It is legally required that an organization provides a minimum of reasonable break time for employees to express breast milk and a shielded private place other than a bathroom to do so.
What is your company’s approach to meeting these legal requirements? What is currently in place at the HQ and field offices? Is there a thorough understanding within the company leadership team of what these legal requirements mean and how to act on them?
Tip #4: Mind new families.
Try to understand where new parents are coming from in their needs. The milk-making process is strongly conditioned by the mental and emotional state of a lactating parent.
Environment and setting play a big role in how much time away from their desk the new parent will spend. A stress-free supportive environment and comfort measures that promote relaxation and care-free pumping will increase productivity and morale.
Tip #5: It’s field trip time!
Go on a field trip and gather information from employees on what policies and provisions are in place to support new families. Then compare your findings with #3. There is a high chance these two may differ. If that’s the case, here is the next tip for you.
Tip #6: Loop them in.
Oftentimes employees are not aware of all the benefits provided by the company. It makes sense to review organizational policies and procedures periodically and disseminate information throughout the organization.
Is there a well-constructed welcome back kit that goes to every new family informing them about the benefits and services available? Are there timely updates to the employee handbook outlining options and offerings? Is feedback from employees routinely collected and reviewed?
Tip #7: Be the industry leader, the trendsetter, and the front runner.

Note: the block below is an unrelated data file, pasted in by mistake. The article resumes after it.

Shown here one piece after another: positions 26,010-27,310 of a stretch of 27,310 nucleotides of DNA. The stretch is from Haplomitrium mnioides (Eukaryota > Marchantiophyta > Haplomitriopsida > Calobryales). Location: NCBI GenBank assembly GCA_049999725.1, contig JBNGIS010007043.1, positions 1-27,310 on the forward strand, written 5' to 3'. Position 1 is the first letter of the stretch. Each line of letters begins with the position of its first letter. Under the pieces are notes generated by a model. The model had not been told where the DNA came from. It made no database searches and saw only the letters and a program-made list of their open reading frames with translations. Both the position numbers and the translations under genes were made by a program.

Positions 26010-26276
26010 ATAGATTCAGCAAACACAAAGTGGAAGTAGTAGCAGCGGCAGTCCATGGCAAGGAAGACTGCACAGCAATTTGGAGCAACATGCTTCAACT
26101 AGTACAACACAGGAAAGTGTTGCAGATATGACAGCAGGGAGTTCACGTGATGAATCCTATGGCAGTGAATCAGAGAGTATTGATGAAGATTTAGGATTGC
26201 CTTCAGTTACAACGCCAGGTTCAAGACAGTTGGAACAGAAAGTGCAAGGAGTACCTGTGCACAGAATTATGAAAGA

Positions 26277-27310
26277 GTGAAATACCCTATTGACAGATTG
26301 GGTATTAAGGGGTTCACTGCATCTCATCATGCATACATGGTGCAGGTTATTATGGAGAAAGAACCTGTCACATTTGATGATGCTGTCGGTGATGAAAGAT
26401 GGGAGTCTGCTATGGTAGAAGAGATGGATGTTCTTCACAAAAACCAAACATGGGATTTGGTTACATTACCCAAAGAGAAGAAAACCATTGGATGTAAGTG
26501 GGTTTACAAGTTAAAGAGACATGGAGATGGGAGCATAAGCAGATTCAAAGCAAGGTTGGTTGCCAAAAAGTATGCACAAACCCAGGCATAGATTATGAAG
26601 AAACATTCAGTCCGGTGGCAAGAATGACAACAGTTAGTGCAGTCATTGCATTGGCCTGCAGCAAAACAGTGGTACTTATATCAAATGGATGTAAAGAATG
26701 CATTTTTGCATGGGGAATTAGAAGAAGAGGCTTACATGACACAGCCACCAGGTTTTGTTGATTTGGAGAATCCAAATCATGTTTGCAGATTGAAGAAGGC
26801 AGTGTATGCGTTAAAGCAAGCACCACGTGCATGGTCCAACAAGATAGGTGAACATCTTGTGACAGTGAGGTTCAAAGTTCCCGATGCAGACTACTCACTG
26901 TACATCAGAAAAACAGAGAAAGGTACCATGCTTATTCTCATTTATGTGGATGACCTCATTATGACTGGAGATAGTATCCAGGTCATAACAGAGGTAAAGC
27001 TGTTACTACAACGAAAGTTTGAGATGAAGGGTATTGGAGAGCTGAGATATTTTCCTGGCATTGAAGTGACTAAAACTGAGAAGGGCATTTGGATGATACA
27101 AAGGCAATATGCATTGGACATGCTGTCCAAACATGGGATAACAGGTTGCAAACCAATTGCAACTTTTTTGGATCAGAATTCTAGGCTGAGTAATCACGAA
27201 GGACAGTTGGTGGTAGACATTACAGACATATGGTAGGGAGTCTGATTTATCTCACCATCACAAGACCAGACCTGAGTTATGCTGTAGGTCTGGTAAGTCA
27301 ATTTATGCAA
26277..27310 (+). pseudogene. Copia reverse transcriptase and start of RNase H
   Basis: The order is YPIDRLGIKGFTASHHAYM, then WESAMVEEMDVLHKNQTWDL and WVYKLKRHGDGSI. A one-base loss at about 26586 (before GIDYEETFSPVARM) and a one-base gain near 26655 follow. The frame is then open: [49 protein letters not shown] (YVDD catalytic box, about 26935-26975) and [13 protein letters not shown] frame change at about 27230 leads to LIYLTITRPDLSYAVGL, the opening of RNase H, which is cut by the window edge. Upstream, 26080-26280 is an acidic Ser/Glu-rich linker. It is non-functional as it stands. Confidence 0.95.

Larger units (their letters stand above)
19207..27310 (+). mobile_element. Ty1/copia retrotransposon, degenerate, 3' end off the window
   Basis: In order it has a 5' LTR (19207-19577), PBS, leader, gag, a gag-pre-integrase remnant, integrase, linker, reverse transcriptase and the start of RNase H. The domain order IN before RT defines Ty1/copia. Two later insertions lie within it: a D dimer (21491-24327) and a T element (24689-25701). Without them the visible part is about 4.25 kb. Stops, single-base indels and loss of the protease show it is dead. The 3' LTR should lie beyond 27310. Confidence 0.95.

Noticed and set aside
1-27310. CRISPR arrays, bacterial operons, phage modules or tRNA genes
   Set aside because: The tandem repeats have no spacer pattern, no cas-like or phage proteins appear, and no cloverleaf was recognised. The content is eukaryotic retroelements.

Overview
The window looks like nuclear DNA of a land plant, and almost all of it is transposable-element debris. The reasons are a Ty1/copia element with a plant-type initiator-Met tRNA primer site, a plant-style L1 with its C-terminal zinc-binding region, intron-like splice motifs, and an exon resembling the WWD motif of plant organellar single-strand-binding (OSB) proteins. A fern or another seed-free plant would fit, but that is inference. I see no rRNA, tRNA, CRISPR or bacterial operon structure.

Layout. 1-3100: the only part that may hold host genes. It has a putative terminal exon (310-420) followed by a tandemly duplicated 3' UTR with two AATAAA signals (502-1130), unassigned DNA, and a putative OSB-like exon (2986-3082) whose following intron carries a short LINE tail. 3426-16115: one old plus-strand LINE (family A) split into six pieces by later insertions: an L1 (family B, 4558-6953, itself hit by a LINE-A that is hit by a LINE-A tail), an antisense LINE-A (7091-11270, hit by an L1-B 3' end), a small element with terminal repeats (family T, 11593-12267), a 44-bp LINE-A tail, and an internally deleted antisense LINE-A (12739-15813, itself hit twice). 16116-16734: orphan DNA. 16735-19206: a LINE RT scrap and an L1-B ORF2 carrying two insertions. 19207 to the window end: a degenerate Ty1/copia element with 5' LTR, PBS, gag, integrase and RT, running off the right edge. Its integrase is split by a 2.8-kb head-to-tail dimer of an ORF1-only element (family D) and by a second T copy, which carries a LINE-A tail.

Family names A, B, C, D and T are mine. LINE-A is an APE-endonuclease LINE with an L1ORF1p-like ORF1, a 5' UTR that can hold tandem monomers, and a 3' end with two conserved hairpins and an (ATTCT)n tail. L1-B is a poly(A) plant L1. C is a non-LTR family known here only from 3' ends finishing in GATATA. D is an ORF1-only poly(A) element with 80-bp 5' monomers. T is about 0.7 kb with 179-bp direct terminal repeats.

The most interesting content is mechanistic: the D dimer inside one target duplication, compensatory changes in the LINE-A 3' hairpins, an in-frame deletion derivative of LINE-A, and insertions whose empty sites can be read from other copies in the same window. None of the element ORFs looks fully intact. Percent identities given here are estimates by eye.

Providing support to new families goes long way in creating a loyal, productive, and satisfied team. There are many ways to show that the organization cares. Some are standard, and some are outside-of-the-box solutions.
As families are warming up to their new social roles as parents, ensure their return to work is seamless and timely by providing covered lactation services, breast milk shipping, on-site daycare, welcome back care boxes, on-site breastfeeding education and support, flexible schedules, and a way to connect with other new families within the organization – to name a few.
Tip #8: Implement, listen, tweak.
End-users of the program should have a say. Listen to what the ask is and deliver accordingly. There is no point in creating a program that no one will ever use. There is also no point in excessive spending on bells and whistles that won’t be utilized. Have an easy process of feedback collection and review in place. Ask often, and tweak accordingly.
Tip #9: Reap the benefits of your excellent work and enjoy the ROI.
As employers are continuing to figure out what their company profile is going to be in these post-pandemic times and adjusting to the hybrid work environment, whether you bring employees back to the office or allow flexibility, companies caring for the families and wellness of their employees will gain competitive advantage.
These organizations will create a positive public image for the company and enjoy reduced cost of health care, lower rates of absenteeism, improved retention rates, loyalty, morale, and job satisfaction, and will have no difficulty in attracting top talent.
To Your Wellbeing,
The MINES Team
American Academy of Pediatrics: https://www.aap.org/en/news-room/news-releases/aap/2022/american-academy-of-pediatrics-calls-for-more-support-for-breastfeeding-mothers-within-updated-policy-recommendations/#:~:text=The%20American%20Academy%20of%20Pediatrics,mothers%20who%20choose%20to%20breastfeed.
World Health Organization: https://www.who.int/health-topics/breastfeeding#tab=tab_2